Sandra Black is one of Australia's foremost ceramic artists, creating porcelain vessels recognised for their small scale and intricately carved and pierced surfaces. Black has explored the material's character through throwing, hand building and casting techniques, and its ability to transfer light through carving and piercing. She was initially attracted to the translucency and hardness of porcelain, and the fine surface it provided for carving and piercing. The purity of the medium added to its appeal, allowing her to infuse her pieces with a presence that she had not achieved using other clay.
Black's work has a delicate quality, more akin with intricate lace or crochet than ceramic vessels. Its intimate scale enhances this feeling, resulting in work that departs from tradition and prompts a new way of considering the medium.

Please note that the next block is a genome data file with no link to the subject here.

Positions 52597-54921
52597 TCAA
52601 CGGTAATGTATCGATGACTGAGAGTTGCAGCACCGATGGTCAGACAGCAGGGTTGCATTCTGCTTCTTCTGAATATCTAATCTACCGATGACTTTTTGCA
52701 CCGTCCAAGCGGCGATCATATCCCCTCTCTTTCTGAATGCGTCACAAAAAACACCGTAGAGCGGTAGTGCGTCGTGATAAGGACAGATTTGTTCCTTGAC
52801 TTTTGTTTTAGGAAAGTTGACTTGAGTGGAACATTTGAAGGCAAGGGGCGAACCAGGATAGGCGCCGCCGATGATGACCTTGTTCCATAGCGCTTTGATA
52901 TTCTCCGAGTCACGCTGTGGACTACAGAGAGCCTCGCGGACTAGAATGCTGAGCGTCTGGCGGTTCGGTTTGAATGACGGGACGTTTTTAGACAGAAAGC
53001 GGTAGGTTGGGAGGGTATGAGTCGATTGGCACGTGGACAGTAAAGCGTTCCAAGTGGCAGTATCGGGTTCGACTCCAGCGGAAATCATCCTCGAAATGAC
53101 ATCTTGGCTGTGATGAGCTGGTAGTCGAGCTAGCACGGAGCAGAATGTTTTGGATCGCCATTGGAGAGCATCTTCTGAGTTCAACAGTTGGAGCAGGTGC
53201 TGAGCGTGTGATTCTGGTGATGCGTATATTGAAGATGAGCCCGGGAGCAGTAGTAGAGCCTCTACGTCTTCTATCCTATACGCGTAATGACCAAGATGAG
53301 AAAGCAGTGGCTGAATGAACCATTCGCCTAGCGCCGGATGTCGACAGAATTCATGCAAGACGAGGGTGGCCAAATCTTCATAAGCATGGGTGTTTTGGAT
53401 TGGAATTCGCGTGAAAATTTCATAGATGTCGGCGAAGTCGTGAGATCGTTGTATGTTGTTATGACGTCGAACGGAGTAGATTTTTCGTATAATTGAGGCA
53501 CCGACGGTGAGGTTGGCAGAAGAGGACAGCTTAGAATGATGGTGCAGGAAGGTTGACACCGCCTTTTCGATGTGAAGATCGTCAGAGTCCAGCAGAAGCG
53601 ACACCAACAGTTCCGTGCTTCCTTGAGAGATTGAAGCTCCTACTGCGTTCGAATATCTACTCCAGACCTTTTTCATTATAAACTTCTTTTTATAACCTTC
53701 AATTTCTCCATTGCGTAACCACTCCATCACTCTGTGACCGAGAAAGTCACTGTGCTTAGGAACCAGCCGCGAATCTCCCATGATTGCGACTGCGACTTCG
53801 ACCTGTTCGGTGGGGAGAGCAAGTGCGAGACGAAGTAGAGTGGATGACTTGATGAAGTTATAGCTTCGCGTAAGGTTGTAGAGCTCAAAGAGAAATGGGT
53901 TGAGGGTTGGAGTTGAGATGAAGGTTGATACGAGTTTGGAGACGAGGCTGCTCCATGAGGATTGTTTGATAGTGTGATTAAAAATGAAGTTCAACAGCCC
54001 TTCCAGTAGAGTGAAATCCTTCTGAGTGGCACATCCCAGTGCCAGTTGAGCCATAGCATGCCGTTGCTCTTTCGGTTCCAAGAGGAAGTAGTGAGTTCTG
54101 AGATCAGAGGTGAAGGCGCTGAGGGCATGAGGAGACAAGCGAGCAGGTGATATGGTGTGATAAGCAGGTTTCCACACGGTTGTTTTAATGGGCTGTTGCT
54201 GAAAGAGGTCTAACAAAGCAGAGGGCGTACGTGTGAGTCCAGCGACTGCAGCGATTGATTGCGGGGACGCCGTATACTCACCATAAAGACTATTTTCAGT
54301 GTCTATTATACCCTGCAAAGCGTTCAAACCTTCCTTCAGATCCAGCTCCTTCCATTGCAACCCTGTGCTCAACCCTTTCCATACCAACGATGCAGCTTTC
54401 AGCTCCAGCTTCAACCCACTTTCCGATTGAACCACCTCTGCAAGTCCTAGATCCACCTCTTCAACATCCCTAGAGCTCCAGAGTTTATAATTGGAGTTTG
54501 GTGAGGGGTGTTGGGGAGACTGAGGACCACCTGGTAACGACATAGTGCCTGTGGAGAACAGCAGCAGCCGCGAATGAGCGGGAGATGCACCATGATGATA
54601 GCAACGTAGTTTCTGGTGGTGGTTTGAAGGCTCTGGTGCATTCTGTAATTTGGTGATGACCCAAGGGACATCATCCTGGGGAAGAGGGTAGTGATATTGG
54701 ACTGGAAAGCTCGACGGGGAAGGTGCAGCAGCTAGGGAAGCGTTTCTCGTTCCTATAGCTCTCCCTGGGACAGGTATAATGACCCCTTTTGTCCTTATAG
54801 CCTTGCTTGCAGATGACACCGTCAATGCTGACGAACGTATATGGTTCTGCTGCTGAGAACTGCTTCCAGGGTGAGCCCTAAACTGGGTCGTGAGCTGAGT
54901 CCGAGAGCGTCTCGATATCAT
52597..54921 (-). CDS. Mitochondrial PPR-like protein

Black began practicing in the mid 1970s, in 1975 taking up a part-time lecturing position at the Western Australian Institute of Technology. Since them she has continued this involvement with art education, lecturing in institutions and workshops throughout Australia and also in New Zealand. She has been exhibited widely in the context of dealer galleries, selected and curated exhibitions and with public institutions. On several occasions her work has been featured in the New Zealand Fletcher Challenge Ceramics Award, winning the award outright in 1988 and receiving a merit award in 1989. She has also been the recipient of many Australian funding endowments, and her work is held in major ceramics collections in Australia, New Zealand and Asia.